Joel Ward signed a three-year $9.825 million deal with the San Jose Sharks Friday for an annual salary cap hit of $3.275 million.
The veteran right wing Ward, 34, was a crowd favorite for the Washington Capitals. Seen as a hardworking no-nonsense forward, he landed in the hearts of fans with his Game Seven-winning overtime goal against the Boston Bruins in the first round of the Stanley Cup playoffs in 2011-12.
Ward generates offense on any line from fourth all the way up to the top line – where he found himself late last season alongside Alex Ovechkin and Nicklas Backstrom. In Ward, the Sharks gain a utility player, a hard worker and a player with a colossal understanding of the game of hockey.
‘Hard-Nosed Brand of Hockey’
“Joel is a quality veteran player who can score but also plays an extremely hard-nosed brand of hockey,” said the Sharks’ general manager Doug Wilson in a statement. “He meshes well with our core group of forwards and has a strong track record of playing his best hockey at crucial times of the season.”
Ward’s new head coach Peter DeBoer echoed their GM’s sentiment:
“Joel is an identity player in that he plays exactly the way I want our team to play. He’s big, strong, fast and hard to play against. That’s exactly what we are looking for.”
That description of Ward is right on the money – nobody wants to be on the business end of a hit from the 6’ 1” 220-pound winger. He doesn’t have a zinging slap shot or wrist shot, but he is not lacking in tenacity and he never gives up. His Game Seven overtime goal against the then-reigning Stanley Cup champion Bruins in April 2012 was an excellent illustration of the kind of goal Ward routinely scored for the Capitals – a scrappy ‘never give up’ effort from just outside the paint.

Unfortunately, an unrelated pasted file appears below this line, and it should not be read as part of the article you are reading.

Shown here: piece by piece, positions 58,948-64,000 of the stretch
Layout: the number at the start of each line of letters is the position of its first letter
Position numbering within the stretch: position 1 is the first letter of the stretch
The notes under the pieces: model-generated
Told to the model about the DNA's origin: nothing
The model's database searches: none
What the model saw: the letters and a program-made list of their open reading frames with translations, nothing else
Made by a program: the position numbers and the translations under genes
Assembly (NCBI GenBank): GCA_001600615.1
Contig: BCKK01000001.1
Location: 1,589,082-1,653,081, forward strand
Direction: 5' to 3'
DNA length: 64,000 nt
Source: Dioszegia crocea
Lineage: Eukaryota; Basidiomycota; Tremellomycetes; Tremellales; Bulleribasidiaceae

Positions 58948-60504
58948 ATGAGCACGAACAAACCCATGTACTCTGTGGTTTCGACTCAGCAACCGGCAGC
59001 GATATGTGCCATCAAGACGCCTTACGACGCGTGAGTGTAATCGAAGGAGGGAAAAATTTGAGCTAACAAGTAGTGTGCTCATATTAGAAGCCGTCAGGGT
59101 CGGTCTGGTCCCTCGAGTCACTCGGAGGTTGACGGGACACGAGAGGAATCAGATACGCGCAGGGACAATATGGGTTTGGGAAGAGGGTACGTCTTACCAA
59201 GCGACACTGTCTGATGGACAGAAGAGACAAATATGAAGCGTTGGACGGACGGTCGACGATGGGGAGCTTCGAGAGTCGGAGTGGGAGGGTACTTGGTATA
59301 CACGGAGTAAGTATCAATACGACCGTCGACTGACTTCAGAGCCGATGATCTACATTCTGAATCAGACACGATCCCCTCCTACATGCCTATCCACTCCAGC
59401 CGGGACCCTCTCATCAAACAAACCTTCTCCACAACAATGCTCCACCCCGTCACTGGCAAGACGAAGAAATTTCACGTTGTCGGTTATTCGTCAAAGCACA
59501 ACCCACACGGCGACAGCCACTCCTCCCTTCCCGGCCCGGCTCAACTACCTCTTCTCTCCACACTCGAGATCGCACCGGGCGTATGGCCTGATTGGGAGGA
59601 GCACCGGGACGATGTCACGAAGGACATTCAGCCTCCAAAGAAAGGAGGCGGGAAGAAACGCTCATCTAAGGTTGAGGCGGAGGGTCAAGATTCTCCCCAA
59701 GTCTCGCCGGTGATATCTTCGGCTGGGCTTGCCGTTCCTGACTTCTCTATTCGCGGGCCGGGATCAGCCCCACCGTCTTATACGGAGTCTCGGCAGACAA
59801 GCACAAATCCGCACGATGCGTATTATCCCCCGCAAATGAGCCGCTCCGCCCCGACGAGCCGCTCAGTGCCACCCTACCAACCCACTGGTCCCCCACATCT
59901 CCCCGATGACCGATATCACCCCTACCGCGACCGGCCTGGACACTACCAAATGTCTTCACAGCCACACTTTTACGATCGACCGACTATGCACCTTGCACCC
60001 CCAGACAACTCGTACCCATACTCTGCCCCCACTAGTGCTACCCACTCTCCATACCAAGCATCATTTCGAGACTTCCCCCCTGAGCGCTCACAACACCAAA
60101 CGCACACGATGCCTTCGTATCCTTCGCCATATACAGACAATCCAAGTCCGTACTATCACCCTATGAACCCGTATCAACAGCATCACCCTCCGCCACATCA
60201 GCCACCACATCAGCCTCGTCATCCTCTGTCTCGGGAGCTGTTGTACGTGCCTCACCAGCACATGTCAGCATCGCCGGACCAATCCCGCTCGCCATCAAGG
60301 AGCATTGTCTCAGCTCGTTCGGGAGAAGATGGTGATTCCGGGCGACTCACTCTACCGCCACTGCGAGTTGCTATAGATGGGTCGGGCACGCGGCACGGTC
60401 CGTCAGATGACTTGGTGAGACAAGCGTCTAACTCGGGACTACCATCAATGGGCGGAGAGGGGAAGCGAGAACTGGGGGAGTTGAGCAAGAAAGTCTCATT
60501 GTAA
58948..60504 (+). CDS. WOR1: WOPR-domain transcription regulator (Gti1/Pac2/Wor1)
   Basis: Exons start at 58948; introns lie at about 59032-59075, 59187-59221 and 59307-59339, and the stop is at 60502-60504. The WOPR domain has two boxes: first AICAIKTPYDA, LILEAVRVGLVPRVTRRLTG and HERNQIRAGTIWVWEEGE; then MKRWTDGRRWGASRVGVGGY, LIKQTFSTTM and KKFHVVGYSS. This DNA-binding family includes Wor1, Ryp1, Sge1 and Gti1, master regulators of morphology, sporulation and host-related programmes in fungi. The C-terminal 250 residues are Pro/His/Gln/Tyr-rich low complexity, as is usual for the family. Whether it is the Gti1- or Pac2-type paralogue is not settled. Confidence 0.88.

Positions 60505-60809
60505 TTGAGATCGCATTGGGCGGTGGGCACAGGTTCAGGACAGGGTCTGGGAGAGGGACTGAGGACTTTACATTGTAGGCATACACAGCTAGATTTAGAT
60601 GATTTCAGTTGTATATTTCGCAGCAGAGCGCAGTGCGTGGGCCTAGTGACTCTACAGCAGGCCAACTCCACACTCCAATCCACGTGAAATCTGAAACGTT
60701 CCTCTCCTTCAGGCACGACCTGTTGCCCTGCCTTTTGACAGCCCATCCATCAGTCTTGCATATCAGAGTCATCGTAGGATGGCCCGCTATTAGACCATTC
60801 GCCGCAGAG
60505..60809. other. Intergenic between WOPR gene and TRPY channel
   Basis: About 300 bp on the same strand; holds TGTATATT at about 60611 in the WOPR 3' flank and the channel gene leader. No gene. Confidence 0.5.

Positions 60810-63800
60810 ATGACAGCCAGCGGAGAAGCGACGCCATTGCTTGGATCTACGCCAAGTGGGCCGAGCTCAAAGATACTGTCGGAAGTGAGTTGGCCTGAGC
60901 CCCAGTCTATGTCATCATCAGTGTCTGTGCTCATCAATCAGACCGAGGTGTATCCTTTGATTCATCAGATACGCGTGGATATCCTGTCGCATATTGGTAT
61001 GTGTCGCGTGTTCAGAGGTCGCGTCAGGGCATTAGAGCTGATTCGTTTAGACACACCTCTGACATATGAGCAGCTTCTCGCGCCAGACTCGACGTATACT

Ward began his NHL career quite late when, at aged 27, he started his first full season with the Nashville Predators in 2008-09 after appearing in 11 games the season before for the Minnesota Wild.
He joined the Washington Capitals in 2011 and was slow to maintain momentum in his first two seasons in the nation’s capital – recording only 14 goals. Ironically, the one season in the past eight that saw the Caps miss the playoffs was Ward’s best ever NHL term – in 2013-14, he scored a career-high 24 goals, a career-high 25 assists for 49 points – another career-best mark.
Last season was Ward’s best season for the Capitals even though his points dipped over the prior year. He was all over the ice for the Caps, often on the first line, and was a major factor in the Capitals’ run to Game Seven of the Stanley Cup semifinal series showdown against the New York Rangers.
Joel Ward’s Career to Date:
The San Jose Sharks will likely be Ward’s last NHL team. The West Coast has gained a strong, intelligent and unselfish forward. He should fit in well with the organization and will be a clutch player if the Sharks make a return to postseason hockey in 2016.